Klein and Tiedeman, the highwaymen, were brought up with a sharp turn by this young officer, and treated to eight years each in the penitentiary.
William Heller, an expert burglar, who had gone through most of the fine residences in Lake View, was run down, and sent to Joliet for three years. Over fifty cases were developed against him after he had gone down, and when he was released, in the summer of 1887, he was rearrested and given twenty years.
Officer Schuettler was a valuable aid to Captain Schaack in the working up of the Kledzic murder mystery, for which Mulkowsky was arrested and hanged.
But his widest reputation was gained during the anarchist troubles. He it was who tracked Lingg, the bomb-maker, to his hiding place on the South Side, and there bearded him in his den. Lingg made a desperate resistance, trying his utmost to kill the officer with a knife or revolver; but Schuettler, being young and strong as an ox, overpowered him by main strength, and made him a prisoner.
(Click on the image below for a larger view.)
Schuettler recalls the Luetgert case
On November 2, 1913, the Chicago Tribune published a story about the Luetgert case. In response to the question in the headline, "Murder — Will It Always Out?" Schuettler, who was then first deputy superintendent of police responded:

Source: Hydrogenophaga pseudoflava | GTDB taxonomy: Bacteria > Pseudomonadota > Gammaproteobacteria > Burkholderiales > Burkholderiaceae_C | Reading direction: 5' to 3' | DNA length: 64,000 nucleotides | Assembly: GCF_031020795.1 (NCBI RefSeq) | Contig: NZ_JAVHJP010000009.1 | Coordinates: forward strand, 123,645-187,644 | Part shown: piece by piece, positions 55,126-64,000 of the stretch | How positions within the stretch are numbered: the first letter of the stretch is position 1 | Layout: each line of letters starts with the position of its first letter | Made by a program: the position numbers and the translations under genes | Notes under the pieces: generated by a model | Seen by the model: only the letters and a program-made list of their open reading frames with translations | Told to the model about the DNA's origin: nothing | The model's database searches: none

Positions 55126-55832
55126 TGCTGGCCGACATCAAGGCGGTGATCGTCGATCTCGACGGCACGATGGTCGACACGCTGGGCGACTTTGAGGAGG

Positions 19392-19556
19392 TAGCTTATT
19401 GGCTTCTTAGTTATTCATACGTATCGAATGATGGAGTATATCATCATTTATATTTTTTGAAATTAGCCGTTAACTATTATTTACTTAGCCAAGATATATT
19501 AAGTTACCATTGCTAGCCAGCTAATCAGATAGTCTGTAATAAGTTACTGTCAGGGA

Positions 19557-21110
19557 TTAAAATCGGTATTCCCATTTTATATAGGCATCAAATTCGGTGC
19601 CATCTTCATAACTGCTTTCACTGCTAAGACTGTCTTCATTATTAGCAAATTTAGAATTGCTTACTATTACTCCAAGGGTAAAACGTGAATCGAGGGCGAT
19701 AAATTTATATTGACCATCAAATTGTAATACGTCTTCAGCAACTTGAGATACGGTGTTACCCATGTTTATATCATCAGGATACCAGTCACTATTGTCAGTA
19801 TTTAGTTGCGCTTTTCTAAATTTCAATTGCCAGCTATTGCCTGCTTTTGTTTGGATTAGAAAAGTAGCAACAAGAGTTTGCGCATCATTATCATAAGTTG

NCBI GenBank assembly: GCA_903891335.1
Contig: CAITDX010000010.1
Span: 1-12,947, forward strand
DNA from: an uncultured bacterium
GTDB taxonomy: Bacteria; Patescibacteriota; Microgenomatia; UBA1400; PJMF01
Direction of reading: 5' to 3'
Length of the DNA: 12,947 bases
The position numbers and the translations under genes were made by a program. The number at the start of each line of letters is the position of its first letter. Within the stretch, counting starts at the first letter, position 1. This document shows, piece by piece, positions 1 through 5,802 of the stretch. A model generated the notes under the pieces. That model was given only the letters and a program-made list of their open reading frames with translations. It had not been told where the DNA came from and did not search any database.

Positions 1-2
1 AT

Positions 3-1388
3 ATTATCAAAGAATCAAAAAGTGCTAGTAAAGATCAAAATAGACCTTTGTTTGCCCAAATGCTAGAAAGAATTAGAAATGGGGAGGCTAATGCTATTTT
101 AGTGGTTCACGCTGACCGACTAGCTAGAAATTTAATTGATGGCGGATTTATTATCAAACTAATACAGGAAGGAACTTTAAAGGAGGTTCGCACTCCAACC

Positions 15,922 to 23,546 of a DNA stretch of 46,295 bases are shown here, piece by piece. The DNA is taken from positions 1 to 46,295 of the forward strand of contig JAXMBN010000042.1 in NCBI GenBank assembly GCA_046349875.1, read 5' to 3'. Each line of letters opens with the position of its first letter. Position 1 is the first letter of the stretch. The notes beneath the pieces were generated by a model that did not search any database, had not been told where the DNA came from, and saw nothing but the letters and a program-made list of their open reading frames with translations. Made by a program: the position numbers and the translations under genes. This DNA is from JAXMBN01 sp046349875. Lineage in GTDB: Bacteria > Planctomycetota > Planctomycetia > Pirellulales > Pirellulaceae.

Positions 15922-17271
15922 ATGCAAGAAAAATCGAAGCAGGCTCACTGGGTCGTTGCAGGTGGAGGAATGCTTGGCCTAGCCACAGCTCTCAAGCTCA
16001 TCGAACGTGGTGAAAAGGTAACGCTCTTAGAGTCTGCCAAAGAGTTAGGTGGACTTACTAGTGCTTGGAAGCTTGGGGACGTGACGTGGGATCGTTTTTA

"It depends… It depends on the police and the investigators working on the case. It is true that the murderer always leaves some clew, but that clew must be found before the mystery can be unraveled. When Adolph L. Luetgert, the sausage maker, put his wife in 500 pounds of dissolved potash he figured that the corpus delicti would be entirely destroyed. Luetgert had a fairly good understanding of the law, and he knew that without a corpus delicti no case could be proven. He had read up on chemistry, too, but he had not learned that potash would only destroy animal matter and not destroy mineral matter. In this instance, too, failure to report the case aroused suspicion in my mind. It seemed strange to me that Luetgert, who had a short time previously insisted on a vigilant search for two Great Dane dogs, should fail to report the disappearance of his wife."
Ben Hecht Describes Schuettler
In his 1963 book Gaily, Gaily, former Chicago reporter Ben Hecht describes encountering Schuettler sometime during the 1910s:
I move on to the office of Assistant Superintendent of Chicago's Police, Herman Scheuttler [sic], called "Wooden Shoes" by his admirers. I was interviewing him about the derisive post card he had received from the hunted bandit...
I pause in my story to tell a bit of Chief Scheuttler, who looms like a hundred melodramas in my memory. Chief Scheuttler was a law enforcer as unbelievable as any to be seen on our television screen today. He was a tall, bulky, implacable enemy of crime, honest as the day and courageous as the lion. In his youth, as a police lieutenant, Scheuttler had made a spectacular capture of the anarchist Louis Lingg, leader of the Haymarket Riot's bomb throwers...
That was many years ago, but it was the same stalwart crime-hater who spoke out of his chief's chair about Teddy Shedd.